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Sa.myutta Nikaaya:
V. MahaaVagga
46. Bojjha'nga Sa'nyuttaa
Chapter VI: Bojjangasakaccam

Kindred Sayings on the Limbs of Wisdom
V. The Great Chapter
46. Kindred Sayings on the Limbs of Wisdom
VI. Perseverance in the Limbs of Wisdom

Sutta 53

Aggi Sutta.m

Fire

Translated by F. L. Woodward

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[1][bodh][than] Thus have I heard:

Once the Exalted One was dwelling near Saavatthii.

Now a number of monks,
robing themselves in the forenoon,
and taking bowl and outer robe,
set off for Saavatthii to beg for food.

And it occurred to those monks:

'It is full early to go to Saavatthii to beg.

Suppose we pay a visit
to the Park of the Wanderers who hold other views.'

So those monks went there
and on coming to them
courteously greeted the Wanderers of other views,
and after the exchange of greetings and civilities,
sat down at one side.

As they thus sat
the Wanderers of other views said this
to those monks:

'Friends, Gotama the recluse
teaches his disciples doctrine
thus:

"Come ye, monks,
Abandoning the five hindrances,
the corruptions of the heart,
which cause weakening of insight,
do ye cultivate the seven limbs of wisdom."

Now, friends, we also thus teach doctrine
to our disciples, saying:

"Come ye, friends!

Abandoning the five hindrances,
the corruptions of the heart
which cause weakening of insight,
do ye cultivate the seven limbs of wisdom."

Now herein, friends,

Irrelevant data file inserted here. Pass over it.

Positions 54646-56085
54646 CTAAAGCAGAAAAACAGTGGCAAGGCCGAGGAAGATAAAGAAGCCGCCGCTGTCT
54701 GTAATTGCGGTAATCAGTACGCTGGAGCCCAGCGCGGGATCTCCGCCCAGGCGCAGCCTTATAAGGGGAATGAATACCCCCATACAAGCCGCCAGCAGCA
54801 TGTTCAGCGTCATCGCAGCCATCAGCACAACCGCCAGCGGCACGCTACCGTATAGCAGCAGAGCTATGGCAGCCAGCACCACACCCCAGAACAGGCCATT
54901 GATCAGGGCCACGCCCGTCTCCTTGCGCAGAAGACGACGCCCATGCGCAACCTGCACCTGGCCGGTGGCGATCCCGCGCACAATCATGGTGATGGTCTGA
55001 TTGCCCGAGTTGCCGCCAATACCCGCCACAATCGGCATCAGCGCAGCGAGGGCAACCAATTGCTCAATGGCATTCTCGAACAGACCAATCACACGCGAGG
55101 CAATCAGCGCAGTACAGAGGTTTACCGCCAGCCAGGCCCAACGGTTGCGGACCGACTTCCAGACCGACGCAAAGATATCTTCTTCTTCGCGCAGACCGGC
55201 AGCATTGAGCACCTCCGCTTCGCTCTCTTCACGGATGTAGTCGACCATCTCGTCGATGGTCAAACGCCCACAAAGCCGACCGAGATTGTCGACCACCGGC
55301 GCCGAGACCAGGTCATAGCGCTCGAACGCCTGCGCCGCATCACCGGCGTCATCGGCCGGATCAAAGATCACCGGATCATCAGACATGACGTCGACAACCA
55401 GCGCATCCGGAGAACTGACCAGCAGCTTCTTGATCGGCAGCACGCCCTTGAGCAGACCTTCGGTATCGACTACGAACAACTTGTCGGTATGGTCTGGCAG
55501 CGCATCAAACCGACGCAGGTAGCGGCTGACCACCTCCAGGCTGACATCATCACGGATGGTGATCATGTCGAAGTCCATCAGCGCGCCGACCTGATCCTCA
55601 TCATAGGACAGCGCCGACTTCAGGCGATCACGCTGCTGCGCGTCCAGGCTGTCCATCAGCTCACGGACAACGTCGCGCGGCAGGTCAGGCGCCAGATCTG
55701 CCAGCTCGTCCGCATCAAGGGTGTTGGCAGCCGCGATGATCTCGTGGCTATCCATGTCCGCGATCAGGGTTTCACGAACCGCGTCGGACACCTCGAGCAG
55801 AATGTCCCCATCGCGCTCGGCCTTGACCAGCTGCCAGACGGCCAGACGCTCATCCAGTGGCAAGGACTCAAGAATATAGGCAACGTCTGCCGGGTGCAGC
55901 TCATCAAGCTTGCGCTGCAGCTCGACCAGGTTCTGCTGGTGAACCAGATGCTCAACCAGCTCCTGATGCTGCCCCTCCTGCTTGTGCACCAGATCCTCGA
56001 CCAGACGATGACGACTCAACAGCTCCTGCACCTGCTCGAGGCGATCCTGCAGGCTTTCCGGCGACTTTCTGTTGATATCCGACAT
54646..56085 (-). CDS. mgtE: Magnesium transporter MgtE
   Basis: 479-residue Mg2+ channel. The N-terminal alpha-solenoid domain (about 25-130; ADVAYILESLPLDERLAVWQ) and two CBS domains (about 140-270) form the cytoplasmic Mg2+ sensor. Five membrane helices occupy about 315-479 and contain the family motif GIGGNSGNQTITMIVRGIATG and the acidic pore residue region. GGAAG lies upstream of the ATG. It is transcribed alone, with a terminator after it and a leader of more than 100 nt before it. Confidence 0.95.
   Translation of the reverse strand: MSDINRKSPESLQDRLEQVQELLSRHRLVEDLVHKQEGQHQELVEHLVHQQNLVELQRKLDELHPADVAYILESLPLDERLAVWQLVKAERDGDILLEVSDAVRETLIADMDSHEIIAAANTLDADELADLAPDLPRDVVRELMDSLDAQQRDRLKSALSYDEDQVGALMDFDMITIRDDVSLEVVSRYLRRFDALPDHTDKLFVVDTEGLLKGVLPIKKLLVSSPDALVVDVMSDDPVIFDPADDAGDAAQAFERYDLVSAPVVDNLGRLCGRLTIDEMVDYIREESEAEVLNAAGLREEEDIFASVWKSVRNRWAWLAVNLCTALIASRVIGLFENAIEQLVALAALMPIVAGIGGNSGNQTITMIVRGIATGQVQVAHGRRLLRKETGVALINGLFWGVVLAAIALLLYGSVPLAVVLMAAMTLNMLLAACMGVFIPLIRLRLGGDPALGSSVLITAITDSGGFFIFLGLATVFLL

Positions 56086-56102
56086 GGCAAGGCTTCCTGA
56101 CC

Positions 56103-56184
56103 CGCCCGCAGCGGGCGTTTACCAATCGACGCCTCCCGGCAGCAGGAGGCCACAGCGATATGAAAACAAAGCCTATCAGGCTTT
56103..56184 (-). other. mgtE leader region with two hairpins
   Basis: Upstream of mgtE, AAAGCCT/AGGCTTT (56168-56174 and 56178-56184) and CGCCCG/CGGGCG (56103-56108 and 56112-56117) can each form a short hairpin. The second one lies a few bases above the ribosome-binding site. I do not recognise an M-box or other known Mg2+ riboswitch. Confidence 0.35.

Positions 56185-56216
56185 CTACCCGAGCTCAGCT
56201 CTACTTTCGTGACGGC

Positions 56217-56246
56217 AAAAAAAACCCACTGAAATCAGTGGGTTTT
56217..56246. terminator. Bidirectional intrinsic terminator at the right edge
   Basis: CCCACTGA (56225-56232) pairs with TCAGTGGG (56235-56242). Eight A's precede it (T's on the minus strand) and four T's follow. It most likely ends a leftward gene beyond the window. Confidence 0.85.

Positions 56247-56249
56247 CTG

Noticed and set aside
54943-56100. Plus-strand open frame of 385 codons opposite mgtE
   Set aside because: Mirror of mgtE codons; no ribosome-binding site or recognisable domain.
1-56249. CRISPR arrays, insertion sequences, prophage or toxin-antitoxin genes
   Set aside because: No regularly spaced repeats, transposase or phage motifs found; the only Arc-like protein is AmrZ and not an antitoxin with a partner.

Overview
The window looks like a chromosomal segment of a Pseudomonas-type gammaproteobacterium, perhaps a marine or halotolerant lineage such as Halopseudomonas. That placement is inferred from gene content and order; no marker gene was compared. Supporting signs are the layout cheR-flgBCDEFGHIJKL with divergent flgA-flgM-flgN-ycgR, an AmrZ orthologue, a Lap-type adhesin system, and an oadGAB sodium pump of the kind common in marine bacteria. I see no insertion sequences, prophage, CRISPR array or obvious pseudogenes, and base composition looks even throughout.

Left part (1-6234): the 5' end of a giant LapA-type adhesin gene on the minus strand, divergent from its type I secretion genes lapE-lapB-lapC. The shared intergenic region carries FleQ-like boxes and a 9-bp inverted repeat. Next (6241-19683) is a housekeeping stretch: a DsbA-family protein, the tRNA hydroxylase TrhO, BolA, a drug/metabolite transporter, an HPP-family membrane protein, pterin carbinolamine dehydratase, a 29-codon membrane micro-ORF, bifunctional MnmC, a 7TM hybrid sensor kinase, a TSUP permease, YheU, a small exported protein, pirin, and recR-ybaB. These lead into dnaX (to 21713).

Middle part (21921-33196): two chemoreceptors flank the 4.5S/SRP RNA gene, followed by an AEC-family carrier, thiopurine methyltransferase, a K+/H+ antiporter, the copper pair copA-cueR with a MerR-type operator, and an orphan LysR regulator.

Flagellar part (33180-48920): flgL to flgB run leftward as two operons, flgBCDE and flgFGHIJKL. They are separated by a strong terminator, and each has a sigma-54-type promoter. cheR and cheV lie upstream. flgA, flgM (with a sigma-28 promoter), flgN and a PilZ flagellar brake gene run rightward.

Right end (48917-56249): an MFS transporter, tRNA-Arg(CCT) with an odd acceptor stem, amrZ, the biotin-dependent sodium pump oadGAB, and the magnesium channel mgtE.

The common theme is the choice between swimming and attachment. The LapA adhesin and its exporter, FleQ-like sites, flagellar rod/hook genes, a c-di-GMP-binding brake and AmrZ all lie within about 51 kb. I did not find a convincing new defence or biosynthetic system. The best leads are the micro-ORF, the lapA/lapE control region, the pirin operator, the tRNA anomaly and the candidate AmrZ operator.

what is the distinction,
what the peculiarity of,
what is the difference between
Gotama the recluse's teaching of doctrine
and our teaching,
between his instruction
and our instruction?

Thereupon those monks made no reply,
either of approval or of disapproval
to those Wanderers holding other views;
but, without expressing either approval or disapproval,
they rose up and went away,
saying:

'We will learn the meaning of this saying
from the Exalted One.'

 

 

So those monks, after wandering through Saavatthii for alms, on returning from their alms-round and eating their meal, went to visit the Exalted One, and on coming to him saluted him and sat down at one side.

So seated those monks said this to the Exalted One:

'Lord, here in the forenoon we robed, and taking bowl and outer robe we set off for Saavatthii to gather alms.

Then, lord, it occurred to us thus.

"It is full early to go to Saavatthii to beg.

Suppose we pay a visit
to the Park of the Wanderers who hold other views.'

So we went there
and on coming to them
courteously greeted the Wanderers of other views,
and after the exchange of greetings and civilities,
sat down at one side.

As they we sat
the Wanderers of other views said this
to us:

'Friends, Gotama the recluse
teaches his disciples doctrine
thus:

"Come ye, monks,
Abandoning the five hindrances,
the corruptions of the heart,
which cause weakening of insight,
do ye cultivate the seven limbs of wisdom."

Now, friends, we also thus teach doctrine
to our disciples, saying:

"Come ye, friends!

Abandoning the five hindrances,
the corruptions of the heart
which cause weakening of insight,
do ye cultivate the seven limbs of wisdom."